The story affects me, because it impacts some cool people I’ve met during the course of the year. It also goes to show how tentative the publishing world can be, not so unlike politics. This is the wild west, indeed. Come on into the saloon—we have really awesome dresses, weapons, tons of booze.
Okay, and on to the TEN TON MEAT.
Go see The VVITCH (2015). I’ve not been as affected by a movie since “There Will Be Blood” (2007) or the reboot (by its own director) of “Funny Games” (also 2007). I’ve already blathered on for way too long but I hope to continue to speak about this very important film. And like “The Exorcist” (1973), the film has garnered very mixed reactions. Actually opinion seems evenly divided: plenty of horror fans say it did absolutely nothing for them, others thought it was the most effective work of horror they’ve seen in years. But only you can decide for yourself.
I need to see it again to understand a little better, but the film traces the downfall of exiled family trying to eke out an existence in the cold, stark wilderness of 1630s New England. They have only their faith, their livestock, their crops, and really their familial bond. All hell begins to break loose when their youngest goes missing and we witness a terrifying descent into doubt, religious paranoia, and spiritual possession. There are themes and rich characterizations (warts and all, especially the partriach) that, as Brian Keene again indicates, are likely to be completely lost on the majority of mainstream movie audiences who have been conditioned to torture porn, shaky cam, and jump scares by a tone-deaf film industry.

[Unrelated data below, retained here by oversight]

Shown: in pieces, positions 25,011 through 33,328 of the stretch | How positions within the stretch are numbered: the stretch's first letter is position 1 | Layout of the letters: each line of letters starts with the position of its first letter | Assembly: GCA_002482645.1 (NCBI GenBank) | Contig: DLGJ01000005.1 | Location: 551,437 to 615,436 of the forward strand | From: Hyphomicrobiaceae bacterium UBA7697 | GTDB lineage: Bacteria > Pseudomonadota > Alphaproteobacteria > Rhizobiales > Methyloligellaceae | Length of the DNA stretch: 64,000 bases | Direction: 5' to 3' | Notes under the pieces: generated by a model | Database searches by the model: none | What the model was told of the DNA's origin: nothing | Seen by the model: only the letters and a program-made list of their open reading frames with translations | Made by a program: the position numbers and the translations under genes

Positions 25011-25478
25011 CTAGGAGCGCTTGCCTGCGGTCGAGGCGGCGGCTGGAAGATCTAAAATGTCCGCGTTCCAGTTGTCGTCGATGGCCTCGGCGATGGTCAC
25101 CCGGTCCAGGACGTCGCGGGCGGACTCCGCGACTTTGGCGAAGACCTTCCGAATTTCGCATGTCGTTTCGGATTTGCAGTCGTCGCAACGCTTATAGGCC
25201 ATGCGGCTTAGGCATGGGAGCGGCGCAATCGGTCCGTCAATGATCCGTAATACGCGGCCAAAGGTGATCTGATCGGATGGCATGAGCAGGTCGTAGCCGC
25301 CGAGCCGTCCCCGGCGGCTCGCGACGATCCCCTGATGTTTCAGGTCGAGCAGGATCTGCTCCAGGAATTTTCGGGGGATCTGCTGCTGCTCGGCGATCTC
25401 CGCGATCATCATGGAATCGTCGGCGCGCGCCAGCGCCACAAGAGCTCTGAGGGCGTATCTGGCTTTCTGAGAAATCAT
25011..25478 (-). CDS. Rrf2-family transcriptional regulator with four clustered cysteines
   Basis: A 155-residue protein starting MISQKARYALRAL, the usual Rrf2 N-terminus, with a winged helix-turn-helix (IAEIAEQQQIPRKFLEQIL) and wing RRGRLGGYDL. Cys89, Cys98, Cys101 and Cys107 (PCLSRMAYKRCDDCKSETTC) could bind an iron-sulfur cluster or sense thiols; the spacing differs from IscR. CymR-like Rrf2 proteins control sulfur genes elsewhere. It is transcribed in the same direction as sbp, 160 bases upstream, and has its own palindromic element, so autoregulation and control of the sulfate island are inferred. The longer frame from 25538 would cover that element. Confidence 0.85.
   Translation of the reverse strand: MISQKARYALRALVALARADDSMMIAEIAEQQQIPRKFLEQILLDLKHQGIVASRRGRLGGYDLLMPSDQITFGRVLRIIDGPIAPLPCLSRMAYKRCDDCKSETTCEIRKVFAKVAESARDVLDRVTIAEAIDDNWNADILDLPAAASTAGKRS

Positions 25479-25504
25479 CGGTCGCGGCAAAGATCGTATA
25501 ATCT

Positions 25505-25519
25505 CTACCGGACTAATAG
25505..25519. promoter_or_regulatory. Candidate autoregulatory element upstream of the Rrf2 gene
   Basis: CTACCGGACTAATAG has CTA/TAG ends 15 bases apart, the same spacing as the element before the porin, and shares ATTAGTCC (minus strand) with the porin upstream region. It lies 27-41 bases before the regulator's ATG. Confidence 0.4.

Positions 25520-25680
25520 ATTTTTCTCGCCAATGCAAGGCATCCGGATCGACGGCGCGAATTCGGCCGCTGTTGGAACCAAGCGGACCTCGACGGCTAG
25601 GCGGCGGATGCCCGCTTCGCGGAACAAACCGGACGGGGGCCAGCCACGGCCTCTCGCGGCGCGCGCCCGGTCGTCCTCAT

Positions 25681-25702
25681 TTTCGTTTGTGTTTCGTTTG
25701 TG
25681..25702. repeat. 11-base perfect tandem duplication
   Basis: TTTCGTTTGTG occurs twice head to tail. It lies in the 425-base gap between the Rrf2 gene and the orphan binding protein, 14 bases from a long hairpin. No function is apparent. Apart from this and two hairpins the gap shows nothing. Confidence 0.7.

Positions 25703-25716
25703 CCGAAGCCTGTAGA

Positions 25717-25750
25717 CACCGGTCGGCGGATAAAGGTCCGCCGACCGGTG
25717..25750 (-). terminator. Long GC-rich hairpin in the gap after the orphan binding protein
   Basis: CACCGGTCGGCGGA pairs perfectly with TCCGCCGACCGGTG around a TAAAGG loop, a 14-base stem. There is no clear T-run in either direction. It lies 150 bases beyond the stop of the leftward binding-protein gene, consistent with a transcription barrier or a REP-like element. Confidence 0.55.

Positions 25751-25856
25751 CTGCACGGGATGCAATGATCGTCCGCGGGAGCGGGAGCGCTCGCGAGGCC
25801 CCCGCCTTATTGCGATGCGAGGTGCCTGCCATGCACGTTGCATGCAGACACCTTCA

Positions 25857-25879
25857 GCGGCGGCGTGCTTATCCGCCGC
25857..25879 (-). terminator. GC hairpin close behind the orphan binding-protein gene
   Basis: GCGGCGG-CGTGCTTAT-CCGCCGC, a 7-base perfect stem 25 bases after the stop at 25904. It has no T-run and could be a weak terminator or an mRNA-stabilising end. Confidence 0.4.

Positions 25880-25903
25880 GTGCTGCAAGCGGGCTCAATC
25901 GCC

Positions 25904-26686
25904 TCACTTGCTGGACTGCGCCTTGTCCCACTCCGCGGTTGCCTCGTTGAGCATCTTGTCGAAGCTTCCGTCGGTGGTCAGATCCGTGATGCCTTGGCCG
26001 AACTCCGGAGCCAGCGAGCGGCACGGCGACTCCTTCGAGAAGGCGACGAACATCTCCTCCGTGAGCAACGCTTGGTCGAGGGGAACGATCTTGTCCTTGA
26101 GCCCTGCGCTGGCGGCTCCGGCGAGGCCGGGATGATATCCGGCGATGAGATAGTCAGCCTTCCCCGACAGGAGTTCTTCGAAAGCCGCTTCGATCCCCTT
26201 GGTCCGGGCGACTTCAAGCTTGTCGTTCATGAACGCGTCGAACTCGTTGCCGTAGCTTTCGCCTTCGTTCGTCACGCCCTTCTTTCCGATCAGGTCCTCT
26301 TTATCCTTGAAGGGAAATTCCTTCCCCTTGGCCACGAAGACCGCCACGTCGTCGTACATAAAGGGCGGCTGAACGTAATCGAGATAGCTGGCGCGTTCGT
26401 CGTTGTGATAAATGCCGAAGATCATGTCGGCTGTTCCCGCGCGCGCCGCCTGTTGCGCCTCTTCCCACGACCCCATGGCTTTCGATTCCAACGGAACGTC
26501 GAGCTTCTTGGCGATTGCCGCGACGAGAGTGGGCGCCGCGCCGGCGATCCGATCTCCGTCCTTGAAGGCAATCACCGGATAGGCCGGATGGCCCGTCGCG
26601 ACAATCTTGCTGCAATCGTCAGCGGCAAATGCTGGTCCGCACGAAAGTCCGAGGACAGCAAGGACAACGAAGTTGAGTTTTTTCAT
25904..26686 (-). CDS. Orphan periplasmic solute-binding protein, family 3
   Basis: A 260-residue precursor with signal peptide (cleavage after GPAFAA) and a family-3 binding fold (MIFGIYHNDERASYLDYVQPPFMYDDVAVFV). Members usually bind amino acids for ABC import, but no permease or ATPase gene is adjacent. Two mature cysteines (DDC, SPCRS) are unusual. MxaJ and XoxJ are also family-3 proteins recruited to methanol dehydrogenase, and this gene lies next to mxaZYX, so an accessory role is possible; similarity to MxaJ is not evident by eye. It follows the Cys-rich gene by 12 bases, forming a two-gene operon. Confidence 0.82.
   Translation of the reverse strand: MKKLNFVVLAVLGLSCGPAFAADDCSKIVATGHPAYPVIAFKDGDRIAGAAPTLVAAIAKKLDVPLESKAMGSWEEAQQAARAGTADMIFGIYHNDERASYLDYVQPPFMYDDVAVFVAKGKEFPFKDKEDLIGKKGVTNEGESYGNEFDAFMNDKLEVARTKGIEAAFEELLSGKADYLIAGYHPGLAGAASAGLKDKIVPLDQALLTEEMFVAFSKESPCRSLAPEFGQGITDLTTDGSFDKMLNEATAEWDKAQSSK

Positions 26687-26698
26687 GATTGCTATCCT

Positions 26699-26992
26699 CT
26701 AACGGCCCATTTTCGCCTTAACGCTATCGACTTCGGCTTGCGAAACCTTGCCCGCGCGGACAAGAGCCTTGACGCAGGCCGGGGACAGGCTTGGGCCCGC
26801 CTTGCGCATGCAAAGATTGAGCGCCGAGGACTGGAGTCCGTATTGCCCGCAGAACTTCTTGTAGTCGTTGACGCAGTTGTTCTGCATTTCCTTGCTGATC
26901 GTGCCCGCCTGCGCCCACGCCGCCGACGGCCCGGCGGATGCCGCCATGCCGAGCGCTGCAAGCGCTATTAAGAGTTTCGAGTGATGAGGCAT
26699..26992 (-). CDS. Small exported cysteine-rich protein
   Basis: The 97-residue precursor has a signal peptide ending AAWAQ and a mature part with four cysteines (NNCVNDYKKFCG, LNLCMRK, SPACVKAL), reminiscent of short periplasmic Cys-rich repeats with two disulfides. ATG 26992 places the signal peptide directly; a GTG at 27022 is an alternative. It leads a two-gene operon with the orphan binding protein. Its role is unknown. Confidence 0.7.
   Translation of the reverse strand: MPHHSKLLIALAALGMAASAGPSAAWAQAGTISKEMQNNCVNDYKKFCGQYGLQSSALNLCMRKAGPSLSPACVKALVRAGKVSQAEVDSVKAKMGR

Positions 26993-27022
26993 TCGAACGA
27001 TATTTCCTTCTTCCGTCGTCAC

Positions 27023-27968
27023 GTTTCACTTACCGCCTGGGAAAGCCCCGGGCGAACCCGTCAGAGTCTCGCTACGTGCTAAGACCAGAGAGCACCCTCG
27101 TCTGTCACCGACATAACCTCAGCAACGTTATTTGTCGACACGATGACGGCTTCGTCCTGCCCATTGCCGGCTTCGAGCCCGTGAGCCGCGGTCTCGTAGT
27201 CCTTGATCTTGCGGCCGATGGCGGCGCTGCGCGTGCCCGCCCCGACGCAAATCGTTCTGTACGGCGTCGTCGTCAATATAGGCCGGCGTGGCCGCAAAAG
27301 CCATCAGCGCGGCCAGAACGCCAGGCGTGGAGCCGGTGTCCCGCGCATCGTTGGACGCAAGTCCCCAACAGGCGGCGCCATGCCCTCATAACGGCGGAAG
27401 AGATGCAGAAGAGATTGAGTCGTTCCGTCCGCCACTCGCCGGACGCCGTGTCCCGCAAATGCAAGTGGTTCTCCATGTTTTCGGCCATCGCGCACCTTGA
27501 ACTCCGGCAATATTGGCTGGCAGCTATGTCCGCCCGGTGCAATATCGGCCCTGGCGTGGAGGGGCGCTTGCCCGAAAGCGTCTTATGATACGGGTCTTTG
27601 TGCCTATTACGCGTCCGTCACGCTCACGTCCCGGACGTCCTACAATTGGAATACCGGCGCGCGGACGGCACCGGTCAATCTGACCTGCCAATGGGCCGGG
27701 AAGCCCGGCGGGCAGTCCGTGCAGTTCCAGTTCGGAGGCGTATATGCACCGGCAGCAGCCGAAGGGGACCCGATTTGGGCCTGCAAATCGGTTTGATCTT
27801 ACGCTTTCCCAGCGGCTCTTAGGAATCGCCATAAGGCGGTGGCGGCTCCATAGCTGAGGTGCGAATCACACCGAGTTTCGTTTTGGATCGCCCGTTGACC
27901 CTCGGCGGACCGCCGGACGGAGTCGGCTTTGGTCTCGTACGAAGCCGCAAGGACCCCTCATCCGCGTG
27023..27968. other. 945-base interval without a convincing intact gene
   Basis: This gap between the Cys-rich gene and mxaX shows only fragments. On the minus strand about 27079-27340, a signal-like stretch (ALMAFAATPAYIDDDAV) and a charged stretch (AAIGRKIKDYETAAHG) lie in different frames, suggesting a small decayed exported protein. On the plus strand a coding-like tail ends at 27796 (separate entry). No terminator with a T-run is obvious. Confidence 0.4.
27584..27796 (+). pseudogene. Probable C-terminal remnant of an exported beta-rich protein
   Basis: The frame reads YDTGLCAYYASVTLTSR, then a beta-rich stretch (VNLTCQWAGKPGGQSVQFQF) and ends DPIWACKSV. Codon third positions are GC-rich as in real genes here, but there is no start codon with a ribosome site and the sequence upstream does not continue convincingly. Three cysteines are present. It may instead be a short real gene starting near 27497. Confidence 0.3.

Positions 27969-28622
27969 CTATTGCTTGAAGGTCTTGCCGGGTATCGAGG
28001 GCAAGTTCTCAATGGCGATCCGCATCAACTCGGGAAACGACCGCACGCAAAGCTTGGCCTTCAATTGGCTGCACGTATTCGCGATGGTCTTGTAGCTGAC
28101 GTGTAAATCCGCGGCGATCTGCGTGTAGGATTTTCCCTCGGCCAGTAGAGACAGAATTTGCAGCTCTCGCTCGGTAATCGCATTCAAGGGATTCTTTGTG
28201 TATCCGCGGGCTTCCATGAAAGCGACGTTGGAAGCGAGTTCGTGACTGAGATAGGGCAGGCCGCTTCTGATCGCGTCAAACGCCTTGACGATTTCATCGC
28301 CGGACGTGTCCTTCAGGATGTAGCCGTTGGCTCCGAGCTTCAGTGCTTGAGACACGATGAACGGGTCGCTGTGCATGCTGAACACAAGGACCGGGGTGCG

About a fortnight previous to the screening we saw, there had been a free showing at The Brattle Theater with the director Robert Eggers. I didn’t think that the average moviegoing public would be at all interested in the film, despite the growing buzz. I gave myself about an hour buffer zone. I didn’t get in, because that line snaked all. around. the. block. It would have been nice to hear Eggers’s insights but I really also wonder how this young, relatively hipster audience reacted to the film. Maybe there is hope? My guess is that they may be a reliable sampling of the VVITCH audience: at least half of them likely hated or didn’t get it, and the other half may have thought they’d just had an experience that made “The Exorcist” seem like “Mary Poppins” by comparison.
The VVITCH is also big on atmosphere, and its final beat was so harrowing (and exhilarating) to witness. When the credits rolled, I totally stood up and gave it the fuckin’ APPLAUSE IT DESERVES.
**fun coupon is a term I appropriated from the only truly enjoyable scene, other than the foot scene of course, in Martin Scorsese’s 2013 film “The Wolf of Wall Street.” This is the clip. You’ll have to look elsewhere for the foot scene.
Postscript: Whenever I feel like hanging it up for good, I open to any random page of the green bible, The Modern Library Writer’s Workshop, by Stephen Koch. After a minute or two of reading I bounce right back from the edge. Thankfully I keep two copies: one at home, one at work. It’s been that helpful for me.